Softball Coach’s Trial Goes to Jury


By Shirley Hsu

A jury began deliberating Thursday whether a well-known Harbor Area softball coach is guilty of molesting teenage girl athletes. During some five hours of closing statements, Deputy District Attorney Robert Hight and defense attorneys Robert Ernenwein and Nancy Kardon painted starkly contrasting portraits of Marco Espinoza, 59, who is on trial for six felony and four misdemeanor counts of inappropriate touching. One charge involves fondling an adult.

Hight characterized Espinoza as a man with personal troubles who took advantage of the respect he enjoyed from the community to gain the confidence of select teenagers, “chosen for their looks” he said, and in particular, to manipulate one 15-year-old girl with low self esteem. When he met no resistance from the girl, who adored him, the touching grew worse as he gave her private batting lessons at a local park, Hight said.

“This was a vulnerable and dejected child and he spoke poetry to her. He told her he loved her,” Hight said. Ernenwein countered with a different picture, describing Espinoza as a family man, married for more than 35 years, a man who in three decades of coaching softball for no pay had never been accused of molestation before the allegations arose last year.

Like a forest fire ignited by a cigarette tossed out a window, he said, the allegations were sparked by a woman who told a parent of one of the girls that Espinoza fondled her. In the tight-knit community of youth softball, the rumor spread, and the girls one after another came forward with their own allegations, said Ernenwein, who argued that pressure from police and parents encouraged the allegations. The woman, the only adult alleged victim listed in the charges, had earlier made statements to the police that she had been fondled but testified in court that stress and psychiatric drugs had erased her memory of what happened.

During the three-week trial, the prosecution called as witnesses, five teenage girls, who described incidents in which Espinoza fondled them during batting practice and while giving massages to treat injuries. The prosecutions primary witness, now, 16, testified the coach kissed her breasts and digitally penetrated her when they were alone. The prosecution also called the mother of one of the girls, who said she felt uncomfortable with the way the coach treated her daughter’s injuries, and once saw him put his hand up the front of a girl’s shirt to rub her shoulder. Another parent, called during the prosecution’s rebuttal, testified she saw Espinoza kiss one of the girls on the lips several times.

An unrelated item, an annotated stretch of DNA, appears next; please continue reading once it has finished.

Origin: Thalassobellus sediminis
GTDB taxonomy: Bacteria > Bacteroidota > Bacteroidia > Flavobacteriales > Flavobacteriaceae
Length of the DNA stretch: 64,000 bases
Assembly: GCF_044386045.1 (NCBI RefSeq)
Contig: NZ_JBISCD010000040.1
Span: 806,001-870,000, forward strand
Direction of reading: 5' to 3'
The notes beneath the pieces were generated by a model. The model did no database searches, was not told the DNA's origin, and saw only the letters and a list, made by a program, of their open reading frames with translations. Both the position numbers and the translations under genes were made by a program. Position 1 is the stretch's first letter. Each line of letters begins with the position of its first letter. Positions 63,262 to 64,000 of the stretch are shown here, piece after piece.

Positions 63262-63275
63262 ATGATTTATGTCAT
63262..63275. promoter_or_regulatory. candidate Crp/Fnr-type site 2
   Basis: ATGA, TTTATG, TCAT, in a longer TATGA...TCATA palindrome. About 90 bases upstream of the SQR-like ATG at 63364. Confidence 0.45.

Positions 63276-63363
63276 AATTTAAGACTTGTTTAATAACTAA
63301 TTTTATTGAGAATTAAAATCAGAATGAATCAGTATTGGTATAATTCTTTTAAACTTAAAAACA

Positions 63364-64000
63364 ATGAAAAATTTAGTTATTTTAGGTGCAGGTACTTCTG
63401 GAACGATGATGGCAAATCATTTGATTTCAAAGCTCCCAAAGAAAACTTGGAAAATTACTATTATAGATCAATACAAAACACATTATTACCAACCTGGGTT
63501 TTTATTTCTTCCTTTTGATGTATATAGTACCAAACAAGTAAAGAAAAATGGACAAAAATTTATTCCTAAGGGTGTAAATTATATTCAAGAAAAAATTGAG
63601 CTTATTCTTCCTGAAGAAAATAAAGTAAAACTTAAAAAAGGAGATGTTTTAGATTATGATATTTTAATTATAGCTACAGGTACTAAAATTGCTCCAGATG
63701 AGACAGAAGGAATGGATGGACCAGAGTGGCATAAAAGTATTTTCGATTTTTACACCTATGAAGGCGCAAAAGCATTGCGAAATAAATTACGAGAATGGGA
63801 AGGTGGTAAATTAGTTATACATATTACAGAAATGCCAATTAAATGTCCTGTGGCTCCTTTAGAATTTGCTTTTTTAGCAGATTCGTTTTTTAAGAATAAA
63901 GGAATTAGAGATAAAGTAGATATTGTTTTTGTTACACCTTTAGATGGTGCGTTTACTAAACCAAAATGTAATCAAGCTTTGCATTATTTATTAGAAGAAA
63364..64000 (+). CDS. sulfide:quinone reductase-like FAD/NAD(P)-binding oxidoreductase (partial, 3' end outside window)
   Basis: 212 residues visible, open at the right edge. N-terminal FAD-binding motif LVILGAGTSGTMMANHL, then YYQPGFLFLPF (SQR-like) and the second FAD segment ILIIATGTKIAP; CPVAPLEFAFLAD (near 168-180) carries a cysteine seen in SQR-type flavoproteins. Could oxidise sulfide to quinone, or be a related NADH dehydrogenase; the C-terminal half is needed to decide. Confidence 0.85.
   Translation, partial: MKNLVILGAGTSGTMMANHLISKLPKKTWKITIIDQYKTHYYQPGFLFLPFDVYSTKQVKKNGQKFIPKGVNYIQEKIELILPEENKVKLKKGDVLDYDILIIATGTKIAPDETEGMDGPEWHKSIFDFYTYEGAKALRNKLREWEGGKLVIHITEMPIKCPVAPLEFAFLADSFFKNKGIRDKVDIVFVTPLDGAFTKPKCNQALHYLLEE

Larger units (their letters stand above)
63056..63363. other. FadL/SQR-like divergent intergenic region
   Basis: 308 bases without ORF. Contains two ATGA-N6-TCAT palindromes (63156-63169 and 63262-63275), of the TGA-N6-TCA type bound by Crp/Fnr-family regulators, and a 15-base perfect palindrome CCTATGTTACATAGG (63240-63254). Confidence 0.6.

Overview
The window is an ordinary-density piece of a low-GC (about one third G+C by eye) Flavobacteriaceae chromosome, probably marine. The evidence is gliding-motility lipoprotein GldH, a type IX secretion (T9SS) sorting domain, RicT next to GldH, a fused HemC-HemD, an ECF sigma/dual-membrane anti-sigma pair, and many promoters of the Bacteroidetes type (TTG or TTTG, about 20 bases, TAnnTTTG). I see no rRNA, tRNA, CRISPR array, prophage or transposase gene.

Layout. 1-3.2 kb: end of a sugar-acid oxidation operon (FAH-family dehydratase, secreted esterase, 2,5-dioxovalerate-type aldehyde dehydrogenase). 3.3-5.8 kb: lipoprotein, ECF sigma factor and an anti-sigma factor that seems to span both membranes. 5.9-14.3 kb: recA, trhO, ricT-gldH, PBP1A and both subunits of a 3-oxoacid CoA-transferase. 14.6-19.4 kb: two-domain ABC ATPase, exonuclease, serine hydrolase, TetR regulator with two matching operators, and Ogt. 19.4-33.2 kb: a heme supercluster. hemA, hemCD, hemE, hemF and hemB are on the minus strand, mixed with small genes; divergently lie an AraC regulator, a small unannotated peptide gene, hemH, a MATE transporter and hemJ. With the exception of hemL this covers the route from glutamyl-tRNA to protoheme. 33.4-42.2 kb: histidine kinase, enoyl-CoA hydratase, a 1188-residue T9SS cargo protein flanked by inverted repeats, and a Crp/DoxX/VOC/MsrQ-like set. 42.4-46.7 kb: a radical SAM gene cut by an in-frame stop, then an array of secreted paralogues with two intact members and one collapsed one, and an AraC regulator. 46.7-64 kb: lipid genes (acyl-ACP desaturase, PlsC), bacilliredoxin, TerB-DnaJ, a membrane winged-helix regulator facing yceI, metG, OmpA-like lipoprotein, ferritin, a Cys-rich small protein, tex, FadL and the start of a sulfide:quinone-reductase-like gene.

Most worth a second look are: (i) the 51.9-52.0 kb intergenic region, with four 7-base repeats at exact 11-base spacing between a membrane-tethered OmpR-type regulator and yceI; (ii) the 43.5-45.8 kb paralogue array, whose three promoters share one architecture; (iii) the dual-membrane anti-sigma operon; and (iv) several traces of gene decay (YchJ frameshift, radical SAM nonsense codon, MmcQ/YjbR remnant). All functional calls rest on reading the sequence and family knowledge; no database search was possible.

The defense called a host of character witnesses, including Espinoza’s son and daughter, former players, parents of players who were at practices, the director of the athletic complex where the alleged molestations occurred, an assistant coach, a batting expert and an assistant principal at a local school to testify they never saw any inappropriate touching.

A forensic psychologist and a retired homicide detective testified that the Los Angeles police investigation was inadequate, noting the interviews with the teenagers should have been recorded, and that books given to the 16-year-old could have encouraged false allegations. Espinoza himself also testified, denying the charges. Espinoza’s family and friends filled the aisles of one side of the courtroom Thursday. Son Jesse Espinoza said that the one-year insvestigation and trial has been a “living hell” for his family, but he does not wish harm or revenge on anyone. “God will make that decision,” he said. “The people I am most upset with are the parents." Some of them were at all the games and practices where some of these allegations supposedly took place. Some of them took place in 2003.

"Now all of a sudden, some of them have selective memories about what happened two or three years ago”, he said. “Do you know why these parents didn’t say anything then? Because nothing ever happened.” Hight told the jury the case is simply one of deciding who is telling the truth: the defendant or the girls. “One or the other has told the truth,” he said. “There is only one truth.”